A new view of the pastor's wife

According to this survey, most pastors' wives are dedicated Christians, actively assist their husbands in church work, and do not feel that the demands of the pastorate are excessive. But all is not well in the parsonage.

Roger L. Dudley, Ed.D., is coordinator of research and development for the Institute of Church Ministry and assistant professor of church ministry at the Theological Seminary, Andrews University.
Carole Luke Kilcher is assistant director of research and development for the Institute of Church Ministry and the wife of Pastor Doug Kilcher, of the Wenatchee, Washington, church.

While his wife stands largely unnoticed in the background, the pastor has had his role and functions analyzed in consider able detail. We have studied his training, his evangelistic strategies, and his sermon preparation. We have defined his shepherding tasks and written about his work as a church administrator. But how extensive is our knowledge of his wife? Not very extensive at all!

To remedy this lack, the Institute of Church Ministry at Andrews University surveyed 250 wives of pastors scientifically selected from the entire North American Division. This report will present a profile of the wives who serve in 155 churches with predominantly white, English-speaking congregations.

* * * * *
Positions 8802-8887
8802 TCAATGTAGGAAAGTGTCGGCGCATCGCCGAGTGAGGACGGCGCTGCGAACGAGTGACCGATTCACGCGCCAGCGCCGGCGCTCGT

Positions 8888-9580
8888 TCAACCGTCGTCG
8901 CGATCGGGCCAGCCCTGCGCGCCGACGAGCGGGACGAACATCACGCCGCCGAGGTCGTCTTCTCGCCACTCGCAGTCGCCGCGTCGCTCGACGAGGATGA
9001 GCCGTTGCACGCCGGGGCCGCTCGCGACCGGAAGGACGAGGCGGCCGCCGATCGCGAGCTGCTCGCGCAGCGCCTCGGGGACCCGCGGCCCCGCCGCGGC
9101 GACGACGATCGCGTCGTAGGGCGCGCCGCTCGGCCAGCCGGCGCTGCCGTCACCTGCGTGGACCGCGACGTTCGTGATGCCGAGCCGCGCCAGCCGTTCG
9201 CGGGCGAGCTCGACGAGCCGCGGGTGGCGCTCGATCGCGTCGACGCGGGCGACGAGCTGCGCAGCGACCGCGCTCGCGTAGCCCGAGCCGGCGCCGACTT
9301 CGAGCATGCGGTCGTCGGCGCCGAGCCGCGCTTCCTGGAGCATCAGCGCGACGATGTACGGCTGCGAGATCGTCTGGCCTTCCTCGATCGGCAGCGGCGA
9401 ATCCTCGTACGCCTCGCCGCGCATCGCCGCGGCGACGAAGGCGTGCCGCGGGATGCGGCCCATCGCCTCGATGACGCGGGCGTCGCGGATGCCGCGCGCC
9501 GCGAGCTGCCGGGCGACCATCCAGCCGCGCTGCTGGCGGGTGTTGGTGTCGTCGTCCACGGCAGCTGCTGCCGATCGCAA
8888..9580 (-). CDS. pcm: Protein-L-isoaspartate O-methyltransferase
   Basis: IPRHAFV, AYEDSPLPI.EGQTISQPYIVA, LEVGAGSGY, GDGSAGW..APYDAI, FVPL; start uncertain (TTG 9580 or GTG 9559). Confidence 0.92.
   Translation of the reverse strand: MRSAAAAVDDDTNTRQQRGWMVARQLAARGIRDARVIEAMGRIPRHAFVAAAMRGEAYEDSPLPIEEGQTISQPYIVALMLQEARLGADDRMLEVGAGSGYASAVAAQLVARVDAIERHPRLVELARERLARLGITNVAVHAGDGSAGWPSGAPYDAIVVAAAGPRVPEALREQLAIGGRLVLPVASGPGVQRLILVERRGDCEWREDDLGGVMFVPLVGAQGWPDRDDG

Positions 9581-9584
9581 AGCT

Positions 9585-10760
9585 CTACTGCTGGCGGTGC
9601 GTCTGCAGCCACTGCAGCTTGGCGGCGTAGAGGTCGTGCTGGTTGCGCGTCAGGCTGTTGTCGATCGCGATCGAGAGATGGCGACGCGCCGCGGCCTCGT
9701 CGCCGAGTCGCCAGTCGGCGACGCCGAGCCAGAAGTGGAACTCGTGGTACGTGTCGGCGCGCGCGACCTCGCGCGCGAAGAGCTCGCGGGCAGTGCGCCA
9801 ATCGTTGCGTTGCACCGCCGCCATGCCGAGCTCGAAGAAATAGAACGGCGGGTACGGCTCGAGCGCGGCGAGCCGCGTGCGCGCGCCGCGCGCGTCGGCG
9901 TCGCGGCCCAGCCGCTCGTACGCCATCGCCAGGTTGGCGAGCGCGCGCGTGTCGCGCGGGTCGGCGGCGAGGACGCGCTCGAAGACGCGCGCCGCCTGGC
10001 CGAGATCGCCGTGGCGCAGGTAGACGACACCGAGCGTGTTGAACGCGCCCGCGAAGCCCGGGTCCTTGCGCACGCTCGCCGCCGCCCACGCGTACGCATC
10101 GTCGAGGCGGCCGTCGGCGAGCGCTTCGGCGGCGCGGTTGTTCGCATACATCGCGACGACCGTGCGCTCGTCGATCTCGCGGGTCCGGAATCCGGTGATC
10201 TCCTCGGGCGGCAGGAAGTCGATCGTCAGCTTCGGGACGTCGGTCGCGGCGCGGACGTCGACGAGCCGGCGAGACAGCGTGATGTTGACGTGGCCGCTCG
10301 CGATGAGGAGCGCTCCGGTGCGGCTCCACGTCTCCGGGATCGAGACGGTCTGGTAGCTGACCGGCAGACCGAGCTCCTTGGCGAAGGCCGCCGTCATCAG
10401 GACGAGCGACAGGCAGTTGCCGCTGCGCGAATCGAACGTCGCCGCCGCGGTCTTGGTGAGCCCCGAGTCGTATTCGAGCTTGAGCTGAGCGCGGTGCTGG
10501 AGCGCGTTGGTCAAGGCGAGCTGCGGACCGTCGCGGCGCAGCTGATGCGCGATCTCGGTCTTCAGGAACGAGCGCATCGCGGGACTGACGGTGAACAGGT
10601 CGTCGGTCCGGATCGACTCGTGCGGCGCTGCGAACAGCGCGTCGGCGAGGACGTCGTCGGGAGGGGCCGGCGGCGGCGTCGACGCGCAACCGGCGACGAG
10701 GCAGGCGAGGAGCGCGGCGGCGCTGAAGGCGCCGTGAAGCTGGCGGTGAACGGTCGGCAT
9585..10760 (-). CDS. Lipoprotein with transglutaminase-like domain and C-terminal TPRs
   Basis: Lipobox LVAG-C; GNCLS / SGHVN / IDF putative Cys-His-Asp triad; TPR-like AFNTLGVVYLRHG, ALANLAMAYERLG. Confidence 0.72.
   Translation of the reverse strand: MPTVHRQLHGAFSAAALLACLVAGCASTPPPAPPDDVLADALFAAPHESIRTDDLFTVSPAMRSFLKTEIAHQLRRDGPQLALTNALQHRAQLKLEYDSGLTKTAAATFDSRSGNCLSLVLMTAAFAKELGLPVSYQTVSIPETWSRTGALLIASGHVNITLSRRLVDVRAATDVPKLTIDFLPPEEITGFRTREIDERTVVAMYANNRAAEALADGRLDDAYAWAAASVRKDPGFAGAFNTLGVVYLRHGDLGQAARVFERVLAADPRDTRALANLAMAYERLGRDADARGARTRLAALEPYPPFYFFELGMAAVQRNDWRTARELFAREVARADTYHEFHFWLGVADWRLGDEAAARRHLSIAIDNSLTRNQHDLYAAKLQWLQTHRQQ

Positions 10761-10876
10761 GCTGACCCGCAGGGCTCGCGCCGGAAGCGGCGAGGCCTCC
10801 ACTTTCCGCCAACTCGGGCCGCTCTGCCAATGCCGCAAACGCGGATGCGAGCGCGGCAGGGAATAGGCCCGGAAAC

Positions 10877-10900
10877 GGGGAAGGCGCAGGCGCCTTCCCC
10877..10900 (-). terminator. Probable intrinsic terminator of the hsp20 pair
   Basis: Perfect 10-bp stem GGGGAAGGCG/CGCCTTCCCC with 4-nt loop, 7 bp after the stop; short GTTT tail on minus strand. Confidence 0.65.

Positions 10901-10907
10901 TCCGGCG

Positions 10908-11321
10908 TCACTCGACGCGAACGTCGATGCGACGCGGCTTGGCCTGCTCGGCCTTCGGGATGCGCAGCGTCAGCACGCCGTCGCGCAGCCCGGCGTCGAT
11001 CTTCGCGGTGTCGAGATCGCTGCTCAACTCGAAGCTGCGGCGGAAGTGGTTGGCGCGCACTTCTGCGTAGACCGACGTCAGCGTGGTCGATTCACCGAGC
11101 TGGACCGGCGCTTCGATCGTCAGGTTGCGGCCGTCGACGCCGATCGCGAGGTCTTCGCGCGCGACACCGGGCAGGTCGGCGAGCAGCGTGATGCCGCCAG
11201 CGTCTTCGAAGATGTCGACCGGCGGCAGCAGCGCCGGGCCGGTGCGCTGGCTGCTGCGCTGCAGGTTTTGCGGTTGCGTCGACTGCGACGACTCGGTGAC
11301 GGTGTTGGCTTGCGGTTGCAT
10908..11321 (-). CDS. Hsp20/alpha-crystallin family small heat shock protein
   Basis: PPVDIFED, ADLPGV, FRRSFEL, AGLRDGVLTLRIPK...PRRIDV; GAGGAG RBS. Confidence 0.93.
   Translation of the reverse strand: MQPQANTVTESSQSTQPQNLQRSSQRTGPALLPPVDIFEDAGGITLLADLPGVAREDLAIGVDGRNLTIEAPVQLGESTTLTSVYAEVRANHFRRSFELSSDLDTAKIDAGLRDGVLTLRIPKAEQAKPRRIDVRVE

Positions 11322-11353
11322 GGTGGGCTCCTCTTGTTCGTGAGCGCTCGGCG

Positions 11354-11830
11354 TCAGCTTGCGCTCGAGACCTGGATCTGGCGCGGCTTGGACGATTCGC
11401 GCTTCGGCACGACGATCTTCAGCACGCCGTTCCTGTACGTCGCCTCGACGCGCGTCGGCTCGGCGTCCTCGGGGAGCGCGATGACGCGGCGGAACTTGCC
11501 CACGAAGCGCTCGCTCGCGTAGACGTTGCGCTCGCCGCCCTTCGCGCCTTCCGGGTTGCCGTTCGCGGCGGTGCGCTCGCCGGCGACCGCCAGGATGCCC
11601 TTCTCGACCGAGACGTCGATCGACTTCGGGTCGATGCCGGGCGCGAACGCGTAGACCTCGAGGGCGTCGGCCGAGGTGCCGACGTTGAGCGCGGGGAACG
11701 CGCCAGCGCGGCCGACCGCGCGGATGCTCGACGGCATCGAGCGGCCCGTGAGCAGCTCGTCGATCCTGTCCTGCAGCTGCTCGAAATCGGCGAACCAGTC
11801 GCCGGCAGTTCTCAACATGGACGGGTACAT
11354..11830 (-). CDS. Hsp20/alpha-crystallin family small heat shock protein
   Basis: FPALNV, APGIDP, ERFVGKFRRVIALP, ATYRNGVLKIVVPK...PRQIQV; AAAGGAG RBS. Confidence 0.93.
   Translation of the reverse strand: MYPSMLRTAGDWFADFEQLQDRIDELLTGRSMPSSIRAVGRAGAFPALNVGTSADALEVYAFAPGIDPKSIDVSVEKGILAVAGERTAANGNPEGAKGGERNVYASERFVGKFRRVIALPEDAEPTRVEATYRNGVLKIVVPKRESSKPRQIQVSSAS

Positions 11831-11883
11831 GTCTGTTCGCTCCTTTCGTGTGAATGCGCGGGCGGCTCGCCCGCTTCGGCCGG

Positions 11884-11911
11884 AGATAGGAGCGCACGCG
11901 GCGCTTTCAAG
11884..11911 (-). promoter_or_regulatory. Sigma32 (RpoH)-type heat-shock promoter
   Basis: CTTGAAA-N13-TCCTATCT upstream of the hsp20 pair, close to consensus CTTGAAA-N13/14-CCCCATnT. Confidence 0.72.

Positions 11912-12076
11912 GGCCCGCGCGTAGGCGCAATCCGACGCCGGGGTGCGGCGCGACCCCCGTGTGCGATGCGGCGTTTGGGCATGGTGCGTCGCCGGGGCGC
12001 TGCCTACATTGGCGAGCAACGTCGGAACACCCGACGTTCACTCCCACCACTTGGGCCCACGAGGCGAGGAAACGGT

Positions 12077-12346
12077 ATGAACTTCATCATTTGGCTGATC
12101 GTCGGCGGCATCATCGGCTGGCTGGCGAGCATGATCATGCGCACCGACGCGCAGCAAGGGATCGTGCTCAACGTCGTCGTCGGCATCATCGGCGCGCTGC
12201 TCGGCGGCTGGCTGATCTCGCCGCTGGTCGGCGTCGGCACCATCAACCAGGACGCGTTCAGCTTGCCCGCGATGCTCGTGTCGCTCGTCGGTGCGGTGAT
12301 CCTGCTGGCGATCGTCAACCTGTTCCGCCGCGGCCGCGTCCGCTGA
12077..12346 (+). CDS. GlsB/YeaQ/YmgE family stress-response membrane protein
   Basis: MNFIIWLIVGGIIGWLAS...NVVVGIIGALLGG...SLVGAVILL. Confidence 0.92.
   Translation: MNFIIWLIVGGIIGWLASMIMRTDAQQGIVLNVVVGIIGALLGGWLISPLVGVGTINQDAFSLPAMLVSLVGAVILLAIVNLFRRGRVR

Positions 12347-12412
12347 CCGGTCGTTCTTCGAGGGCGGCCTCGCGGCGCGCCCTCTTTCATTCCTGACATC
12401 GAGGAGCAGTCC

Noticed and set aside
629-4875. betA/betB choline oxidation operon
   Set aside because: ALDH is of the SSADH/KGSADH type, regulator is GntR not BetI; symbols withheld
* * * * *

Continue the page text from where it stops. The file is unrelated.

For the most part, pastors' wives are dedicated Christians. They rate their own relationships to Jesus Christ as very close and claim a devotional life that is person ally significant. One third are involved in prayer and fellowship groups. They spend time with the Bible and the Spirit of Prophecy writings. Two thirds believe that Ellen White's counsel to ministers' wives is very practical, and the majority are doing their best to practice the principles she sets forth.